COAL &Oil, a Chennai-based importer of thermal coal, has signed an
agreement with Indonesia’s trading major Samtan-Kideco to source 50
million tonnes of the mineral over 10 years. At current prices, the
agreement is valued at $1.5 billion and is claimed to be the largest of
its kind in the country.
“These imports will account for 10% of the total projected imports of coal into India in the next five years and translate into generation of about 1,500 mw of power per year,” C&O president & CEO Ahmed Buhari said.
The $450-million C&O is a fuel management company that provides logistics and materials to companies in India. The privately-held company has already tapped Tata Power Company and Reliance Energy to give them thermal coal sourced from Samtan-Kideco.
Samtan-Kideco, which has captive coal mines, is the third-largest supplier of coal in Indonesia and has partnered C&O for the latter’s Indian operations for almost a decade now.
Spurred by infrastructure development, India is expected to add 73,000 mw in the next five years, at least 65% of which will be generated through coal-based thermal plants. According to industry estimates, about 3,000 tonnes of thermal coal is needed every year to generate 1 mw.
“The agreement complements our plan to become a long-term player in India,” said Mr Buhari. Son of Abdur Rahman, co-founder of the $3-billion ETA-Ascon Group, Mr Buhari set up C&O in 1998. From the initial trade of 300,000 tonnes of coal in 1998, C&O now annually supplies about 7 million tonnes, more than 90% of which is to its Indian customers.
“We also source coal from Australia, Russia and South Africa, but most of it comes from Indonesia. We are also looking to increase our clientele in West Asian and West African markets,” said Mr Buhari. He added that the company wants to double its volumes in the next five years.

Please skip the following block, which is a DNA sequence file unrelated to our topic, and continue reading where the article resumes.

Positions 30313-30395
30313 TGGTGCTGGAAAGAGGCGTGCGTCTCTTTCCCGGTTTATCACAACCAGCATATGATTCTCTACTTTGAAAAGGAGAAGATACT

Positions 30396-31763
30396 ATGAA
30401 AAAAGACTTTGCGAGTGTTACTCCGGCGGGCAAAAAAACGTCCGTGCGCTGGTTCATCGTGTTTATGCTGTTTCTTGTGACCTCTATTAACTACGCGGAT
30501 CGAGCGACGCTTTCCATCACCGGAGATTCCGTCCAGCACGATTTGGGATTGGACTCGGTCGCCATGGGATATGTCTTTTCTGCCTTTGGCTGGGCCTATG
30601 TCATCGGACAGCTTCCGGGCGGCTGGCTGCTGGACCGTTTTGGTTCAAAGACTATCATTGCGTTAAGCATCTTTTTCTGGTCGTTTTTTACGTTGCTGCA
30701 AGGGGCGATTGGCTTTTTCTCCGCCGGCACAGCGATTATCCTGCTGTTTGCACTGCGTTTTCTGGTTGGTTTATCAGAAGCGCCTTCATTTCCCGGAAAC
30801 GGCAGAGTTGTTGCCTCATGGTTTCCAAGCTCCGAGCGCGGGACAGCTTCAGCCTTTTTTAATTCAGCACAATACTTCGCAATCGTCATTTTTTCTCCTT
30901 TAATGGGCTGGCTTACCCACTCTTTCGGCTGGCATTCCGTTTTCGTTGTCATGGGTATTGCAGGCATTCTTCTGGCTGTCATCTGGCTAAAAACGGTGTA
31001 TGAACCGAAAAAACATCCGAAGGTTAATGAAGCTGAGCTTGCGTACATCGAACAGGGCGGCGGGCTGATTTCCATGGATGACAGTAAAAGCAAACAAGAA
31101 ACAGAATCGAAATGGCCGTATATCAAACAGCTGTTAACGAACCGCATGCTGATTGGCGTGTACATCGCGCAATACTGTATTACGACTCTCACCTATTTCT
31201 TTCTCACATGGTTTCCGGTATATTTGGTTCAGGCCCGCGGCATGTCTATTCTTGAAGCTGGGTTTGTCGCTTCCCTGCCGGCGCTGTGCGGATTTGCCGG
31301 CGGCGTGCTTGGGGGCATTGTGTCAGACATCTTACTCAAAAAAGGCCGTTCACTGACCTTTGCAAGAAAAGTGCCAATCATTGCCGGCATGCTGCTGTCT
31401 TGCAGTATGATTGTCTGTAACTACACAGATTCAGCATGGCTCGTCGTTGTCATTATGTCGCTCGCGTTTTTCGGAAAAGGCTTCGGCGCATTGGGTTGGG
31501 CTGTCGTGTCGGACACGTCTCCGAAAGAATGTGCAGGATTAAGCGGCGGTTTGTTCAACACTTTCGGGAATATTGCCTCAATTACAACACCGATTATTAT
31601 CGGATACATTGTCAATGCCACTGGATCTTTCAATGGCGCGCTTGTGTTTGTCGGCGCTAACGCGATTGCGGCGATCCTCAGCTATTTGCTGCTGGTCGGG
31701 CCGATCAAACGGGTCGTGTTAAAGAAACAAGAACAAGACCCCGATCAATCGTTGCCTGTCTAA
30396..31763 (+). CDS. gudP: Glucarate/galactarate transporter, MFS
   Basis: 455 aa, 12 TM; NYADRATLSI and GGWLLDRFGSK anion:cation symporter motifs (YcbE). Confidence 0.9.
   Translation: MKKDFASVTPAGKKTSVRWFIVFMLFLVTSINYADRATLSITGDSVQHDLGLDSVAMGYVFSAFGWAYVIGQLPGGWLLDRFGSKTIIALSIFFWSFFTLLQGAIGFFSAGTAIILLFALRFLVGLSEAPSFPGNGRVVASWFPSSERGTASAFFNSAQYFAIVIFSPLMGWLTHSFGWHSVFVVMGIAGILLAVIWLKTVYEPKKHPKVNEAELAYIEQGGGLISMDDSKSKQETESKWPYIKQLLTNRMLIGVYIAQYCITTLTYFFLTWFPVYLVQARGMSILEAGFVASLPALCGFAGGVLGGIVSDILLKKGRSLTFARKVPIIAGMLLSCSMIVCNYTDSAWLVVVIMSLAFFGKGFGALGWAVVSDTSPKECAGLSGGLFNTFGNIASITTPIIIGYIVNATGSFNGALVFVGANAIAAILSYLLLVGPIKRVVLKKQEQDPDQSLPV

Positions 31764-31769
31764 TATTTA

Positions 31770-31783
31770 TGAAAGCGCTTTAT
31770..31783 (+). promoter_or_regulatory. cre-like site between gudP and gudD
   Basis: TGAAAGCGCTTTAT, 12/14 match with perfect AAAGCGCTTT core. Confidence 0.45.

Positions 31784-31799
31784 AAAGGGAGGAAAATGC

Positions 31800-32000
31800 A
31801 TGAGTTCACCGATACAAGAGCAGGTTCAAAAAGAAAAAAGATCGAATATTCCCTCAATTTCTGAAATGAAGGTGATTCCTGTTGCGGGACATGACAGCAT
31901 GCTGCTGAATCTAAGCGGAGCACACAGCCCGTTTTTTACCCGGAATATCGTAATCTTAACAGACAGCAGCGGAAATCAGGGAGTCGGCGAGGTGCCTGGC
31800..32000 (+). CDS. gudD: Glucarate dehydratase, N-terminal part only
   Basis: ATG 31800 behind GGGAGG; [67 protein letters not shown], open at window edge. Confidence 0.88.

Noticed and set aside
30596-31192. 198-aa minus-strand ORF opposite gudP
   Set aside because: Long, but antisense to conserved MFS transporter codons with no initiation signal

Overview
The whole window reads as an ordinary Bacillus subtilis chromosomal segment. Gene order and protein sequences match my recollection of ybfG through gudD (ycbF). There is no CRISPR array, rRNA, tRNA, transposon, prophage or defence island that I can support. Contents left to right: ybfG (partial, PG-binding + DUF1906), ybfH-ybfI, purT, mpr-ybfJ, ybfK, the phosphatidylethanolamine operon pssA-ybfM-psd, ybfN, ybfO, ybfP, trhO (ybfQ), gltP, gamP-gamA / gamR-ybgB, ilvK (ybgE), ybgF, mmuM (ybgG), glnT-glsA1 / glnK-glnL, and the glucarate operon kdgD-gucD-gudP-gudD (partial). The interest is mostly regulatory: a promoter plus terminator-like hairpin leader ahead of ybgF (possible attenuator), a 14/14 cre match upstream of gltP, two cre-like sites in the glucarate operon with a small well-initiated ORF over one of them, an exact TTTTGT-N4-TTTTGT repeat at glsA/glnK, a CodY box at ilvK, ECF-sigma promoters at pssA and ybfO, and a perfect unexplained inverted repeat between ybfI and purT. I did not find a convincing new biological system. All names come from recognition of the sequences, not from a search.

Though India is home to one of the world’s largest reserves of coal, quality thermal coal is hard to find. Indian power companies initially depended on imports to meet needs, but the recent spree of greenfield projects has forced the players to look for opportunities aboard. Earlier this year, Tata Power Company bought stake in two coal mines owned by Bumi Resources of Indonesia. JSW Energy, part of the JSW Steel group, was also involved in a similar deal in the South-east Asian country.
But rising demand means that companies will still have to bank on importers like C&O to meet needs. C&O operates from 17 ports in the country, including Mumbai, Chennai, Surat and Kolkata. “In the longterm, we want to integrate our operations, from having own fleet of ships to captive mining and possibly taking part in power generation,” Mr Buhari said. Though he confirmed that the company is looking at mining and power generation possibilities within and outside the country, he declined to give details.
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